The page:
Jeremiah 3131-34
Psalm 51
Hebrews 5:7-9
John 12:20-33

It is a constant struggle to write about Scripture and morality without coming across as “preachy” or moralistic; and yet at the same time there is a beautiful way to witness to the truth of Revelation through both the mundane and profound choices that one makes day in and day out in the Christian life, and the Christian intellectual and moral tradition can be one aid to living a life of love motivated by God’s grace.  This week’s readings highlight this reality in a striking manner.

With just a little reflection, it becomes possible to see how these readings point to the unity of the natural law and Revelation, especially as these are unified and exemplified in the Person of Jesus Christ.  The first reading from Jeremiah points to both of these realities:

I will make a new covenant with the house of Israel and the house of Judah.  It will not be like the covenant I made with their fathers…I will place my law within them and write it upon their hearts.

Both of these lines resonate with realities described in the New Testament: (1) Jesus initiates his disciples into a new covenant of love in John 13; and (2) Paul writes in Romans 2:14 that “when Gentiles [i.e., non-Jews], who do not possess the law, do instinctively what the law requires, these, though not having the law, are a law unto themselves.”  The Catholic intellectual and moral tradition has long upheld that because all persons are possessed of equal dignity as made in the image and likeness of God, and therefore through the use of reason and free will are capable of knowing the natural law in our consciences, all persons are endowed with the capacity to know and do what is right, good, and just.  Furthermore, as Pope Benedict XVI repeatedly writes, Scripture (and the example of Christ) can help to “purify” human reason, revealing a higher and more perfect way to follow and to know God and to put this into action.  What I find so beautiful about this tradition is that reason, Revelation, and human experience (in all of its forms) is affirmed, strengthened, and elevated in the light of God’s grace.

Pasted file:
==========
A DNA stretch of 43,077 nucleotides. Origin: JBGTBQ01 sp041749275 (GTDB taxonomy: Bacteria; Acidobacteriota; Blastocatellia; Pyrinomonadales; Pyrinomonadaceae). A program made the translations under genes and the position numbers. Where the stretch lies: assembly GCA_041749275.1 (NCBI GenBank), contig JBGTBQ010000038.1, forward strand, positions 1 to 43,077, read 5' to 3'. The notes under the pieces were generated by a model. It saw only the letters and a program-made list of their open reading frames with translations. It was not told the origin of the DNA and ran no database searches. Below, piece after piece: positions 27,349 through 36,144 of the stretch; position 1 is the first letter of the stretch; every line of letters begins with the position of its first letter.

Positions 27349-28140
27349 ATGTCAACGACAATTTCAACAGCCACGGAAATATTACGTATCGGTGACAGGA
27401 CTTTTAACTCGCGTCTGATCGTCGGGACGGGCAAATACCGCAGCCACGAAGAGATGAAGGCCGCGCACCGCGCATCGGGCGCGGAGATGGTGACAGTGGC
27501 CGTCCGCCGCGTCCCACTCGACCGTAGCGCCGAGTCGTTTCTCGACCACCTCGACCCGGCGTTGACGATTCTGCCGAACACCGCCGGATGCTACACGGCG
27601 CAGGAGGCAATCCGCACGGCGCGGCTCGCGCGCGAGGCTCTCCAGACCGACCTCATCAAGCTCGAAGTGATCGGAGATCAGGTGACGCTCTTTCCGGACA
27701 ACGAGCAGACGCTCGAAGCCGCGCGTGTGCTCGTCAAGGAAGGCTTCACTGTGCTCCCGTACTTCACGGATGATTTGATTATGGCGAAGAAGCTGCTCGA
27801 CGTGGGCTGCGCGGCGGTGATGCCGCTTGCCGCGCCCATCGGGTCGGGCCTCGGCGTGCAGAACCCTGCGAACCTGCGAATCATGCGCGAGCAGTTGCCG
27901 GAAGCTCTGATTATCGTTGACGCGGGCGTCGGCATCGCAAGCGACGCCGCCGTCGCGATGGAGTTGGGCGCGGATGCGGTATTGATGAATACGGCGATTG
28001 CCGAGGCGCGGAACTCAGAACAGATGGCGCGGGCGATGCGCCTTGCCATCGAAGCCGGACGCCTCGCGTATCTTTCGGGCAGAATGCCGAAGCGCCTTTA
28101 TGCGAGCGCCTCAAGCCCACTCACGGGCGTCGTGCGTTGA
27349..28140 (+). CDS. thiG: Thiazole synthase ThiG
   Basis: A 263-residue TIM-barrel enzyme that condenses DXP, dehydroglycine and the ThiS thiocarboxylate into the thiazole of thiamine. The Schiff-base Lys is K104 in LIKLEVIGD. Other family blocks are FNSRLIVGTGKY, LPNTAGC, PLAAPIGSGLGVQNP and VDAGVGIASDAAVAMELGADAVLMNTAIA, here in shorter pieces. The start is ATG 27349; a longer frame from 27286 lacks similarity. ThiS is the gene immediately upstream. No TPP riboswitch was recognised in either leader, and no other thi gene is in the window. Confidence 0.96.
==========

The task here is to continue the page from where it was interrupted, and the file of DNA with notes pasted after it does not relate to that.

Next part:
OK, so we can see that natural law and Revelation are not incompatible, but so what?  To what end?  The Gospel of John provides a perfect answer:

‘Father, glorify your name.’
Then a voice came from heaven,
‘I have glorified it and will glorify it again.’

The purpose of God’s gifts of freedom, wisdom, and grace is to glorify God’s name.  The very purpose of human free action is to give glory to God and witness to the beauty of the natural law and of the example given to us by the Christ.  The height of such witness is found in martyrdom, the willingness to glorify God’s name by sacrificing one’s life.  I am reminded here of the voices of two great Christian thinkers who can sum this up better than I, and it is with their words that I end this reflection:

Martyrdom, accepted as an affirmation of the inviolability of the moral order, bears splendid witness both to the holiness of God’s law and to the inviolability of the personal dignity of man, created in God’s image and likeness.
–  John Paul II, Veritatis Splendor, 92.

Preach the Gospel always; when necessary, use words.
–  St. Frances of Assissi